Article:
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An Afghan journalist is at home, in Pittsburgh

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By ZUBAIR BABAKARKHAIL | PHOTOGRAPHS BY MARTHA RIAL


“A mountain doesn’t reach a mountain but a human reaches another human.”

That’s a proverb we have in Afghanistan and in short, it means: Humans, while small compared to a mountain, can help each other during hard times because they have the power to love and care for one another.

One of my goals was to get my family out of Afghanistan and settle in Pennsylvania.

Many Afghans and others have asked me why I chose to move to Western Pennsylvania when most new arrivals from my country go to California, Virginia, or Texas.

Let me explain why.

My family was evacuated out of a chaotic situation in Afghanistan with the help of a number of friends and colleagues from America, some of those with whom I had spent time in Afghanistan covering the war.

The first of many foreigners I’ve worked with over the years was a photographer from Pennsylvania. In 2000, he was documenting the lives of Afghan refugees living in Pakistan. He told me many great things about this state, about its wonderful people, and his hobby of raising horses and walking in the woods for hours.

I was impressed with all that he described and dreamed of living such a life one day.

Since then, I spent two decades reporting on the war until I was forced to flee with my family because the Taliban targeted those Afghans who had helped foreigners during the conflict. But even amid the fighting and destruction, I never forgot about how nice Pennsylvania sounded.

So, while my family and I were being processed at Fort McCoy in Wisconsin, we decided that Pittsburgh is where we would start our new lives, fulfilling a longtime dream of mine.

My wife, our three children and I finally arrived in Pittsburgh in November and were immediately impressed with what we saw: so many bridges, the fresh air, hills covered with trees. I felt like I was finally seeing the place I’d imagined many times in my dreams.

So far, the welcome we’ve received from Pittsburghers has been amazing.

Everyone we’ve met has welcomed us, calling the city our “new home.” A new friend has already told my wife to text her if she needs anything. Because she doesn’t speak English yet, I told her, “She will text you when she learns the language.”

“A smile is the best language for all people in the world,” our new friend replied.

I really like what she said. It is hard to believe how so many years of war have made us forget about these little things, which make a person happy and can make their day.

After leaving my country with my family during its fall to the Taliban, my aim was to think about the future for my kids, rather than thinking about what happened to my nearly two decades-long career, my property, and savings still in the bank in Afghanistan.

I have seen and tasted the sour reality of living in a war zone. A war gives nothing other than bloodshed, destruction, poverty, and an uncertain future.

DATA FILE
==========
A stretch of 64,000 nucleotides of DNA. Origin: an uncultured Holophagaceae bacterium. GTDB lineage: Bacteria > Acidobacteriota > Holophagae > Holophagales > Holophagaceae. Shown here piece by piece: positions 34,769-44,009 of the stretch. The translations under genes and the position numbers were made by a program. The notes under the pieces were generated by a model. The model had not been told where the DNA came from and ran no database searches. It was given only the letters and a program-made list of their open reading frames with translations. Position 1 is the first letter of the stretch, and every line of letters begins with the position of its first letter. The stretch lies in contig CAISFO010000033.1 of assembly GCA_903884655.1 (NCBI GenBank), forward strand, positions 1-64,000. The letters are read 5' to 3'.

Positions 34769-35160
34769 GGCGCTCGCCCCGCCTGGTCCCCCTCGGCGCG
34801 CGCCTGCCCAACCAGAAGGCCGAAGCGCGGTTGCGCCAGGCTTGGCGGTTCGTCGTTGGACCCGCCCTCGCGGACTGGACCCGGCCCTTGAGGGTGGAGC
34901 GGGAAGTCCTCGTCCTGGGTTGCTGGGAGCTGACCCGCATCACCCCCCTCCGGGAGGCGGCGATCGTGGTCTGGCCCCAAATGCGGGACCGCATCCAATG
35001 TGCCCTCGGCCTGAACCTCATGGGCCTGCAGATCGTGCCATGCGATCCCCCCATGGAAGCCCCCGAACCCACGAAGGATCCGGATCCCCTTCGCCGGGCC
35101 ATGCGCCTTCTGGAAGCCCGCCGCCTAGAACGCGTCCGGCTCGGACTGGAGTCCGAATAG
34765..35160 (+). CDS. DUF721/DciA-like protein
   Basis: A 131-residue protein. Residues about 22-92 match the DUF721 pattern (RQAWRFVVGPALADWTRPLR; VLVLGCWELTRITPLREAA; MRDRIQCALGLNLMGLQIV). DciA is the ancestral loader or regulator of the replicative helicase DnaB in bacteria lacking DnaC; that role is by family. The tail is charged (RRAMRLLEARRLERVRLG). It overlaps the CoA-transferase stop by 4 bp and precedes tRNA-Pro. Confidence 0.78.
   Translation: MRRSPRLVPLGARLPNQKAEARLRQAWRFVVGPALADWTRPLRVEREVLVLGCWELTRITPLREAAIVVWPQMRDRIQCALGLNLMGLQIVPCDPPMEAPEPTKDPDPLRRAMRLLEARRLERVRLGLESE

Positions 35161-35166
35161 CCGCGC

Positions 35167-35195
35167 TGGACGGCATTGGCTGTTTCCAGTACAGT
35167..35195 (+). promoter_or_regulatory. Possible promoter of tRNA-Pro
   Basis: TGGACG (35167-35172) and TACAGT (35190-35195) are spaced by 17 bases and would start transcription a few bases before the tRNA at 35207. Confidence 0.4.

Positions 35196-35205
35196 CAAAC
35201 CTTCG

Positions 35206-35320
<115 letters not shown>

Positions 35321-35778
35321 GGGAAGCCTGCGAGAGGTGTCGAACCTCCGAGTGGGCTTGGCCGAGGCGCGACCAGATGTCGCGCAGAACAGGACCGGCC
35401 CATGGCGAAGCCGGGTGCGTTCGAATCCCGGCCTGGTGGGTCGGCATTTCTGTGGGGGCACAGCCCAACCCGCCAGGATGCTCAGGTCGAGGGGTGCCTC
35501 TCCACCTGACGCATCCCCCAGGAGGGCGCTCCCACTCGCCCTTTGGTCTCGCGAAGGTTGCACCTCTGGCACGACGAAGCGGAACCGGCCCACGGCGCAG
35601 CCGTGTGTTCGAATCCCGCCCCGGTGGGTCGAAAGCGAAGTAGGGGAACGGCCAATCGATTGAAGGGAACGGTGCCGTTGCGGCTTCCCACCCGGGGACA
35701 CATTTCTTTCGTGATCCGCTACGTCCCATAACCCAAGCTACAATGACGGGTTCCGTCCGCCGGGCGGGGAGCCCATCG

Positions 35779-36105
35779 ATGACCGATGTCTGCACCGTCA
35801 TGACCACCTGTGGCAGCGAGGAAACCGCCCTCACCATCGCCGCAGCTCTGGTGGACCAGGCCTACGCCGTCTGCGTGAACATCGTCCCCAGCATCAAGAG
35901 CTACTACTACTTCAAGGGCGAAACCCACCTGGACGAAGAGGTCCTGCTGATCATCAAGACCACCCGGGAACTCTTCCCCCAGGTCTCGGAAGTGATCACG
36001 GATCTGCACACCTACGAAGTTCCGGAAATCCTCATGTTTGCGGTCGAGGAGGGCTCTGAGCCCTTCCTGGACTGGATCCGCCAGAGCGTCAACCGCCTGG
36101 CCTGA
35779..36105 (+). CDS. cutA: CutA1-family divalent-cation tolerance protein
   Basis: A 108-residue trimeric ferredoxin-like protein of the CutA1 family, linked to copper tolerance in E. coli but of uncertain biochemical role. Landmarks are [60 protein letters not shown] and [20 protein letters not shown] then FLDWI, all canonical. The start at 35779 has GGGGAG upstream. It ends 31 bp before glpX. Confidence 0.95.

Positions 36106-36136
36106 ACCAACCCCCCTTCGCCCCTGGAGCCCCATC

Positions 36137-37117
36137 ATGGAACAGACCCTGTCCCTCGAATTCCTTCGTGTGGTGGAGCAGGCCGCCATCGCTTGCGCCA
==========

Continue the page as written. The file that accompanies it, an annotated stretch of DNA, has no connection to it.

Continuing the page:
But, I believe my family — and especially the kids — will have a bright future in the U.S., with some of the world’s best educational facilities. Here, they can enjoy a life free from the fear of war.

My wife and kids are excited about their new home.

The kids are thinking of what they would like to have: Khadija 10, one of my two daughters, wants to be a scientist and likes to ride bicycles in the parks of Pittsburgh. She could not ride a bike in Kabul, mostly because of the bumpy roads, which made her scared of falling off the bicycle. Now that there are proper roads, sidewalks and parks, she learned to ride a bicycle in Fort McCoy.

Javeria Babak, 6, puts on her shoes for a trip to the playground at the family's new apartment. Javeria arrived in Pittsburgh in November with her parents, Zubair and Fatima, and two siblings. || Martha Rial

Since our arrival, we’ve seen a lot of Pittsburgh in a short amount of time. We’ve been to the top of Mount Washington (overlooking Downtown Pittsburgh), where we watched the Steelers play the Detroit Lions from afar during the first snow of the year. We loved seeing all the people cheering during the game from Grandview Overlook.

Too bad about the tie, though.

And from up there, the view of Downtown with its numerous bridges is incredible.

I’m told that Pittsburgh is even better-looking in spring, when the weather will be warmer and the trees will have leaves.

So, when a friend asked me what I think about Pittsburgh, I said, “We need to wait until spring and summer to see it at its best.”

But overall, I’m so glad to be part of Pittsburgh’s great community, where my kids can go to school without fear of attacks, as it was in Kabul, and can enjoy the freedom to become professionals and citizens of this country in the future.

Zubair Babakarkhail is a journalist and interpreter. He has written stories for Stars and Stripes since 2012 and covered the war in Afghanistan for 17 years. He also reported for The Daily Telegraph, USA Today, Christian Science Monitor, Al Jazeera English, and AsiaCalling. He arrived in the U.S. in September after the fall of the country. He earned a degree in journalism in Pakistan.

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